• At least 4.5 million previously uninsured adults have signed up for state Medicaid programs, according to Rand’s unpublished survey data, which were shared with The Times. That tracks with estimates from Avalere Health, a consulting firm that is closely following the law’s implementation.

• An additional 3 million young adults have gained coverage in recent years through a provision of the law that enables dependent children to remain on their parents’ health plans until they turn 26, according to national health insurance surveys from the federal Centers for Disease Control and Prevention.

• About 9 million people have bought health plans directly from insurers, instead of using the marketplaces, Rand found. The vast majority of these people were previously insured.

• Fewer than a million people who had health plans in 2013 are now uninsured because their plans were canceled for not meeting new standards set by the law, the Rand survey indicates.

Republican critics of the law have suggested that the cancellations last fall have led to a net reduction in coverage.

That is not supported by survey data or insurance companies, many of which report they have retained the vast majority of their 2013 customers by renewing old policies, which is permitted in about half the states, or by moving customers to new plans.

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The Newfound Success of Obamacare – More Than 6 Million Americans Covered So Far

ObamaCare-SuccessThe Obama administration announced on Tuesday that more than 6 million Americans have obtained health insurance through the new health care law, a major achievement for the president and his team, which has been sharply criticized for a sloppy rollout of “Obamacare” that included a website that barely functioned for weeks.

In the last three months, according to the administration, about 2.1 million Americans have enrolled in private health care plans through the law. Another 3.9 million have been determined eligible for either Medicaid or the State Children’s Health Insurance Program, both of which were expanded under the Affordable Care Act.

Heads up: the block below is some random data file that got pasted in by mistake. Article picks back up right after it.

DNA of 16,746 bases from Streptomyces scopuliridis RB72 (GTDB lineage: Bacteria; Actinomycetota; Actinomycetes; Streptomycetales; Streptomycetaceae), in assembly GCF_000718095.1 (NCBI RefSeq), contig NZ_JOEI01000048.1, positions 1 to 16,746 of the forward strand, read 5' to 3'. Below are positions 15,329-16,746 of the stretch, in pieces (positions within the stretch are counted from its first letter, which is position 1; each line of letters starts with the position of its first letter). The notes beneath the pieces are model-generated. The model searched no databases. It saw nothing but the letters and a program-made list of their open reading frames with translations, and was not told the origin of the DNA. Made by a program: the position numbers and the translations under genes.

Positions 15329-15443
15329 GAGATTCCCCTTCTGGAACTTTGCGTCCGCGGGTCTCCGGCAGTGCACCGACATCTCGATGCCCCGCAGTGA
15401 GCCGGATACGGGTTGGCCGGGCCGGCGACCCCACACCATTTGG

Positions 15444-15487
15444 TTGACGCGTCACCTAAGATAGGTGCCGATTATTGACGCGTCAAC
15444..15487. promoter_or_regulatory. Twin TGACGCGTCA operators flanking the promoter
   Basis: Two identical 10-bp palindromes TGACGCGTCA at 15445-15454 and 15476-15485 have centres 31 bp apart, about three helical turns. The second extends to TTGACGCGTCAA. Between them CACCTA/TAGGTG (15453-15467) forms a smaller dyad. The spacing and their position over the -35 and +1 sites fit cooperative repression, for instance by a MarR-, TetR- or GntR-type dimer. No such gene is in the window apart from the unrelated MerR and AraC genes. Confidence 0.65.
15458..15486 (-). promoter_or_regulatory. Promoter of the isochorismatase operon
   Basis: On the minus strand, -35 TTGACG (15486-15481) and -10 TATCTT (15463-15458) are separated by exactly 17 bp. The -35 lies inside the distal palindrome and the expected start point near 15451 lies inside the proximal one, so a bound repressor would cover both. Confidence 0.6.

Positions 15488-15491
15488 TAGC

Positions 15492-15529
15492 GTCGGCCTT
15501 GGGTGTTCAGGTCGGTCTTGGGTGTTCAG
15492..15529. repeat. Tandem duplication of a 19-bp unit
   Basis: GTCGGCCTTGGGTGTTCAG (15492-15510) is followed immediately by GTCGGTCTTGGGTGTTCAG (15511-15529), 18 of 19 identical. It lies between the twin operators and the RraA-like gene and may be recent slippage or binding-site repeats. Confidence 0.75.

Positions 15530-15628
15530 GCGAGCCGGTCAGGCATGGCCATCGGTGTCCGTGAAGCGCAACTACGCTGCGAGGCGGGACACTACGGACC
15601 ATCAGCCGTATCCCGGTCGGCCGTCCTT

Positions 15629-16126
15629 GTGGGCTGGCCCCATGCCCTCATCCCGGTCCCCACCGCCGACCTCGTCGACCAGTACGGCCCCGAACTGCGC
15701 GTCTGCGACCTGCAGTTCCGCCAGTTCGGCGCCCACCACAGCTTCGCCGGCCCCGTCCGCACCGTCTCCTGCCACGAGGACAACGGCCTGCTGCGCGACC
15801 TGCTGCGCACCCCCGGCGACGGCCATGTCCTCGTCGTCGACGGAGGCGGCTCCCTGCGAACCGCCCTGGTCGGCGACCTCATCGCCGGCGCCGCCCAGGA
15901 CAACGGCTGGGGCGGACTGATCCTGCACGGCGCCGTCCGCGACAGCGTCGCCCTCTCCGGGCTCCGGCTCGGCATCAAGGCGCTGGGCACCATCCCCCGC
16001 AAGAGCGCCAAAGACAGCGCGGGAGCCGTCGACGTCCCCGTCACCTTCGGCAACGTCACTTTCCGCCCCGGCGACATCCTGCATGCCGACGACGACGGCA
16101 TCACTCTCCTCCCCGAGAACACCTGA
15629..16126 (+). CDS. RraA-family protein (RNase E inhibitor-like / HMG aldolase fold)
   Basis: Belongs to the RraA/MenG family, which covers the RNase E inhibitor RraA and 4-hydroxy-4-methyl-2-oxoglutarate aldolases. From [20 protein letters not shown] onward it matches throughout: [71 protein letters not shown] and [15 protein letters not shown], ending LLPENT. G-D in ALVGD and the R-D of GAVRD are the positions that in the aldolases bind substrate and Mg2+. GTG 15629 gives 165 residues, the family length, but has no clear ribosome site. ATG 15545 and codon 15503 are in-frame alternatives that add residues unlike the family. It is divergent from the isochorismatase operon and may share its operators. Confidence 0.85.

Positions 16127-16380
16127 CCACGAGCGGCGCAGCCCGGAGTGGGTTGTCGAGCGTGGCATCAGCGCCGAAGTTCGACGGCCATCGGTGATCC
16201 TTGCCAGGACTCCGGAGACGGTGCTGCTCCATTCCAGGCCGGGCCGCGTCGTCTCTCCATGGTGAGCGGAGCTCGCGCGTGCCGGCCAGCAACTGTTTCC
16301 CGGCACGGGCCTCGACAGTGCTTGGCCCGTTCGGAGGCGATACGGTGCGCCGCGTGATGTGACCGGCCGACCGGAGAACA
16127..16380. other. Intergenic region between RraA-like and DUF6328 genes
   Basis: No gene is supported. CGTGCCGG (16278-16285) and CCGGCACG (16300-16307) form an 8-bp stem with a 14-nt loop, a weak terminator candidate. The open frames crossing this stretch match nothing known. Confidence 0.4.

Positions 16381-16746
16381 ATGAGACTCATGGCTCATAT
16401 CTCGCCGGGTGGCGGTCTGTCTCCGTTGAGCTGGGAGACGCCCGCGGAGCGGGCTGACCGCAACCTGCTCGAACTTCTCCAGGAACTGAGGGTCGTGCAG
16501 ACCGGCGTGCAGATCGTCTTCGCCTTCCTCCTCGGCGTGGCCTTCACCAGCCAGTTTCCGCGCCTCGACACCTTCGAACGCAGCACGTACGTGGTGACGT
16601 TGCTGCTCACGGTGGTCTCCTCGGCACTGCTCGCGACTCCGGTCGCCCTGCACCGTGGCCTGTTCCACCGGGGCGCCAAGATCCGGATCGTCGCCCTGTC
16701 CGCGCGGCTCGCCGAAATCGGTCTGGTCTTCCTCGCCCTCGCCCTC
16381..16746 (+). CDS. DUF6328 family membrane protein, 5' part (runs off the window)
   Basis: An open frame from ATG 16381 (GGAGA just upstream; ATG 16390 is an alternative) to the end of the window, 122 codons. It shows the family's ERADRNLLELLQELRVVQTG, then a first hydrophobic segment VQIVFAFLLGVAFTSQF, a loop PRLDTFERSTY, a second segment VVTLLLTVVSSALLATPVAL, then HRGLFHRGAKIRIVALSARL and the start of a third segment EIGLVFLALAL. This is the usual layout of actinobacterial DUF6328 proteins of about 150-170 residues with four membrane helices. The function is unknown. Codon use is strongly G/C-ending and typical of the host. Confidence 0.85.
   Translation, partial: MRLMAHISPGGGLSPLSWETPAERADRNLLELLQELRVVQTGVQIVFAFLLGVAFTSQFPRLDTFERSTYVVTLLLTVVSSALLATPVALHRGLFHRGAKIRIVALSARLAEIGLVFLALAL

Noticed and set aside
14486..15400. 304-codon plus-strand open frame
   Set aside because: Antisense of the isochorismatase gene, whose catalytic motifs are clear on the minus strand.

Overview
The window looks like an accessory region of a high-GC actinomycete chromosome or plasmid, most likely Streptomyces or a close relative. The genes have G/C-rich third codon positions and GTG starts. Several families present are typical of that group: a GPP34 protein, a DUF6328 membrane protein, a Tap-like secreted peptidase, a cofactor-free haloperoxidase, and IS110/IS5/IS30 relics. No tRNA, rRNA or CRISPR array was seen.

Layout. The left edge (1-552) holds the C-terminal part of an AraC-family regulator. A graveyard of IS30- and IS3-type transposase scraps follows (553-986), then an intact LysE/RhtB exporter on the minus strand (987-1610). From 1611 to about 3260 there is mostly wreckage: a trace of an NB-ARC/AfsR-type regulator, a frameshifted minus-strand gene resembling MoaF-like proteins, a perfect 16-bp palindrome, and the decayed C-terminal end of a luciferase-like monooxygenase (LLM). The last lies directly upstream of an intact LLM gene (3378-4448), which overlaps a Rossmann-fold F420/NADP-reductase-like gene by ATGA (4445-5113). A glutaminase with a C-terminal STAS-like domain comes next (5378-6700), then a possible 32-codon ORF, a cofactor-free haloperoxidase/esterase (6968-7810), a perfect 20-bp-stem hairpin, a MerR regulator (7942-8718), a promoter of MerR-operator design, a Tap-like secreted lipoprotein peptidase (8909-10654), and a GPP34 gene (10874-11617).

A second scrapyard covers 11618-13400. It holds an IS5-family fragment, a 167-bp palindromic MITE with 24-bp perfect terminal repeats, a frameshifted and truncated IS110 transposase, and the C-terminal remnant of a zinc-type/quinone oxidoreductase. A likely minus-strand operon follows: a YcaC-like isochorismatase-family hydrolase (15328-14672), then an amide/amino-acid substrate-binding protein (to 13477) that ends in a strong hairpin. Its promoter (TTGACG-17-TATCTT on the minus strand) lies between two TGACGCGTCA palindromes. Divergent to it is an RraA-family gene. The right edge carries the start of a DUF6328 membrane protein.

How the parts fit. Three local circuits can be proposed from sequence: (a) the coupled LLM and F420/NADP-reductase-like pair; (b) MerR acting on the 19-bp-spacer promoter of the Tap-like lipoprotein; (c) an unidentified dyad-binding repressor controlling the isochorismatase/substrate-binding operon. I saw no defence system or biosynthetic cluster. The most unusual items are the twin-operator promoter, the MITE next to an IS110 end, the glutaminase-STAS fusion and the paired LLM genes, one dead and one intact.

These numbers vindicated the administration, which had predicted that the struggles of October, when Americans across the country complained about the website, would not permanently harm the health care program. Only 106,000 Americans enrolled in private plans in October, far below expectations, but more than 1 million did in December. Administration officials had predicted enrollment would surge in December, as that was the deadline for purchasing insurance that would start by Jan 1.

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First Lady Michelle Obama Helps Explain Obamacare Benefits For Parents

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As the holidays approach, the Obama administration has drummed up its efforts to educate the public on the benefits of the Affordable Care Act (ACA). Through press calls, a strong push in social media, and other methods, the Health Department has been dedicated in demystifying the the ACA and encouraging the use of the Health Insurance Marketplace. First Lady Michelle Obama (pictured left) adds to this new push by offering a heartfelt editorial for Babble on the importance of the Affordable Care Act for parents.

Late one night about 12 years ago, our baby daughter Sasha woke up sick. When we took her to our pediatrician the next morning, he took one look at her and sent us straight to the emergency room. He was worried that Sasha might have meningitis – and he was right, wrote the First Lady.